Special Issue "Indoor Air Quality and Health Outcomes in Energy-Efficient Buildings"
A special issue of International Journal of Environmental Research and Public Health (ISSN 1660-4601). This special issue belongs to the section "Environmental Health".
Deadline for manuscript submissions: 31 July 2022 | Viewed by 9984
Improving the energy efficiency of buildings is an important approach to reduce greenhouse gas emissions, as energy consumed by buildings contributes 20–40% of emissions and total energy consumption around the world. End-use energy expenditures were identified, and over half of them were attributable to heating, ventilating, and cooling. The environmental impact of these energy expenditures has been well documented; greenhouse gases emitted during power production are associated with climate change impacts including rising sea level, extreme temperatures, and more frequent weather events. Emissions of sulfur dioxide (SO2) contribute to acid rain, which can damage sensitive ecosystems. More important, however, are the downstream human health effects related to these environmental impacts. Elevated temperatures and droughts will increase the likelihood of heat-related illness and mortality. Extreme weather effects also pose health and economic risks, especially in developing regions. Emissions from power plants also have several direct health effects: exposure to particulate matter, in particular SO2, increases the risk of respiratory and cardiovascular disease, and nitrogen oxides (NOx) cause airway inflammation and respiratory symptoms, especially in asthmatics.
Consequently, different approaches for designing energy-efficient buildings have been suggested over the previous decades. Most of them have the following aspects in common:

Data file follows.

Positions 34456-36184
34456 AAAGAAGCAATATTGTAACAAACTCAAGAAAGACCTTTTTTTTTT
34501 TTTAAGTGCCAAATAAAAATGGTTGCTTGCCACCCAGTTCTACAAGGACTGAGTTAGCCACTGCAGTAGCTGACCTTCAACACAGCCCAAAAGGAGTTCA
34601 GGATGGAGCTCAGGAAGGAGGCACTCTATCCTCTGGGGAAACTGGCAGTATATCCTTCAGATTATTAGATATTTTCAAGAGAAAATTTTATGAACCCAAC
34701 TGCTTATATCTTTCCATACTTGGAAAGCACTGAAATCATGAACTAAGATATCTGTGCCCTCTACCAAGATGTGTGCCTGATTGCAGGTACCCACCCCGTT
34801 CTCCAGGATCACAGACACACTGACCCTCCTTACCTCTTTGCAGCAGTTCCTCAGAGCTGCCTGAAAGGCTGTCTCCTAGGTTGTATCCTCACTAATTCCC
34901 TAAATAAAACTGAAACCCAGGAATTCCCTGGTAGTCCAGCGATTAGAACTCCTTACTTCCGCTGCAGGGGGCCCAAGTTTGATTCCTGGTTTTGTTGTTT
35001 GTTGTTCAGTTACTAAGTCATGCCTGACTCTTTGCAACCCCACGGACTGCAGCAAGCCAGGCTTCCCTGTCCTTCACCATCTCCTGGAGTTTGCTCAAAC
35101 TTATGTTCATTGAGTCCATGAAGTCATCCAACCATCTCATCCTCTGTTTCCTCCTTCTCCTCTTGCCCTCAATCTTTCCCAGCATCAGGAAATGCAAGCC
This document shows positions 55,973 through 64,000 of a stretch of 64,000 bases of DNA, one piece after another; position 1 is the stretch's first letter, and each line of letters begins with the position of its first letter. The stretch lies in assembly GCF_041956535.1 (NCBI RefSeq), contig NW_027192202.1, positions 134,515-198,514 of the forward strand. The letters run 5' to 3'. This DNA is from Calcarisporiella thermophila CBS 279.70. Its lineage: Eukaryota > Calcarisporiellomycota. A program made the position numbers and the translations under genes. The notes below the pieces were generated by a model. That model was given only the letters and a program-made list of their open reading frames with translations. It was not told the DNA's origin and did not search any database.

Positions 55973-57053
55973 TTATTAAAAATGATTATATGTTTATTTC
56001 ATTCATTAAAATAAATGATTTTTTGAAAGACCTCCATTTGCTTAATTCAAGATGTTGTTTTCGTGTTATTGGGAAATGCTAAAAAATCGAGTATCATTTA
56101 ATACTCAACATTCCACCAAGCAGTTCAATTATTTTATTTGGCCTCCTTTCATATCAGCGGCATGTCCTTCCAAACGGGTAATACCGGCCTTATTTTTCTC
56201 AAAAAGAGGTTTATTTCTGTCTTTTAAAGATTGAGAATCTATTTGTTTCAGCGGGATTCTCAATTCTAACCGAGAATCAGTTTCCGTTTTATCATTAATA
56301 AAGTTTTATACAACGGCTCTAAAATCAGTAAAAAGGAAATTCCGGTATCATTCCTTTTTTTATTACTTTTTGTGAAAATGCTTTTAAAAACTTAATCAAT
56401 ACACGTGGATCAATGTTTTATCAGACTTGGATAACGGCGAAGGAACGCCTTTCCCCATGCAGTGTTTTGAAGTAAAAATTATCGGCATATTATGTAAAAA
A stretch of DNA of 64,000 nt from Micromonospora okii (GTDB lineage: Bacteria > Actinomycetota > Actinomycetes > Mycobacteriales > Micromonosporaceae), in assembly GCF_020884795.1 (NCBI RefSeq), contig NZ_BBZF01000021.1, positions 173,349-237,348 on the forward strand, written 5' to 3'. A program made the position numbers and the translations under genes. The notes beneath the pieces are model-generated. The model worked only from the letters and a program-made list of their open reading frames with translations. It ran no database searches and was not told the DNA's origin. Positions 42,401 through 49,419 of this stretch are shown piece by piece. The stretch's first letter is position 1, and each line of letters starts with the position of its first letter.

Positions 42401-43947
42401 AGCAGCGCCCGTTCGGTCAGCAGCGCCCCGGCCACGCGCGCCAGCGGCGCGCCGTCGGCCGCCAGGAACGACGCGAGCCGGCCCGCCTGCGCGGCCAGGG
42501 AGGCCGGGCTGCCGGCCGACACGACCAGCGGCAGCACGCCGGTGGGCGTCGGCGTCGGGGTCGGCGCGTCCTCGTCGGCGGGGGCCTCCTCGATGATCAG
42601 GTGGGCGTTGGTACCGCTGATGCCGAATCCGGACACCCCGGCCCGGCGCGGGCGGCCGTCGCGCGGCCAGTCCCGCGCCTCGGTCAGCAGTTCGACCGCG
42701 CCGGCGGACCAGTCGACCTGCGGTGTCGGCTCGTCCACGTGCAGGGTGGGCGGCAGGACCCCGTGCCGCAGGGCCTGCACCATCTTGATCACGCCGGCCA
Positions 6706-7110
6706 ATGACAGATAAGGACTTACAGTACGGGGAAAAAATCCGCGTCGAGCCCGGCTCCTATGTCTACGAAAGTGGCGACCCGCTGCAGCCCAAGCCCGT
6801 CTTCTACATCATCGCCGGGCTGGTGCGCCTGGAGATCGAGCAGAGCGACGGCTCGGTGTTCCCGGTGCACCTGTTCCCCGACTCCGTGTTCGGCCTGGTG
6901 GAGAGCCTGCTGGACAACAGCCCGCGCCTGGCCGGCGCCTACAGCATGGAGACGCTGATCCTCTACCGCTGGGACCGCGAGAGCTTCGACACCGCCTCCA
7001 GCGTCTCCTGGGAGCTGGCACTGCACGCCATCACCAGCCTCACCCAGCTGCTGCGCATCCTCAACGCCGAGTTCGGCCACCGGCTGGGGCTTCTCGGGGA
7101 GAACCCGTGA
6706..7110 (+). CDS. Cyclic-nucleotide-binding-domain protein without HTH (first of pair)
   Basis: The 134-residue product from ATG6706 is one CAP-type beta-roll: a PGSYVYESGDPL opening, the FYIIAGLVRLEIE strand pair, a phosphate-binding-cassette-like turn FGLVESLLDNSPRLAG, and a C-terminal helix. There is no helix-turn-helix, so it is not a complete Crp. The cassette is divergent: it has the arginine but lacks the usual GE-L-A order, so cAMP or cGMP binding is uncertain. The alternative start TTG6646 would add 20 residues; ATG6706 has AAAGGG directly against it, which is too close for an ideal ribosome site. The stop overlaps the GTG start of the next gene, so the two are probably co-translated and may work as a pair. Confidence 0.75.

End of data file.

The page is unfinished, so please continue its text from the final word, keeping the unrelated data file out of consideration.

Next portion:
- A tightly sealed thermal envelope,
- Controlled ventilation,
- High-efficiency heating and cooling systems, and
- Energy-efficient doors, windows, appliances, and home electronics.
However, buildings managers are incentivized to reduce costs, which is often achieved by reducing ventilation rates. Unfortunately, similar incentives are not set for optimizing the health performance of buildings as the impact on occupant health is poorly understood.
The goal of this Special Issue is to regroup data on the indoor air quality and health outcomes in energy-efficient buildings in order to propose targeted preventive measures.
Studies and reviews reporting the following are welcome:
- A correlation between characteristics of energy-efficient buildings—homes or offices—and pollutants detected in the aerosols;
- The satisfaction and health of inhabitants/workers in energy-efficient buildings—homes or offices;
- The modelling of exposure in energy-efficient buildings—homes or offices.
The keywords listed below provide an outline of some of the possible areas of interest.
Dr. Hélène Niculita-Hirzel
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- Ambient air pollution
- Green buildings
- Energy and environmental costs
- Public Health
- Bioaerosols and their toxins
- Indoor particles matter (PM2.5, PM10)
- Physical and chemical pollutants (e.g., radon, formaldehyde, VOCs, carbon monoxide (CO); Nitrogen Dioxide (NO2))
- Emerging indoor pollutants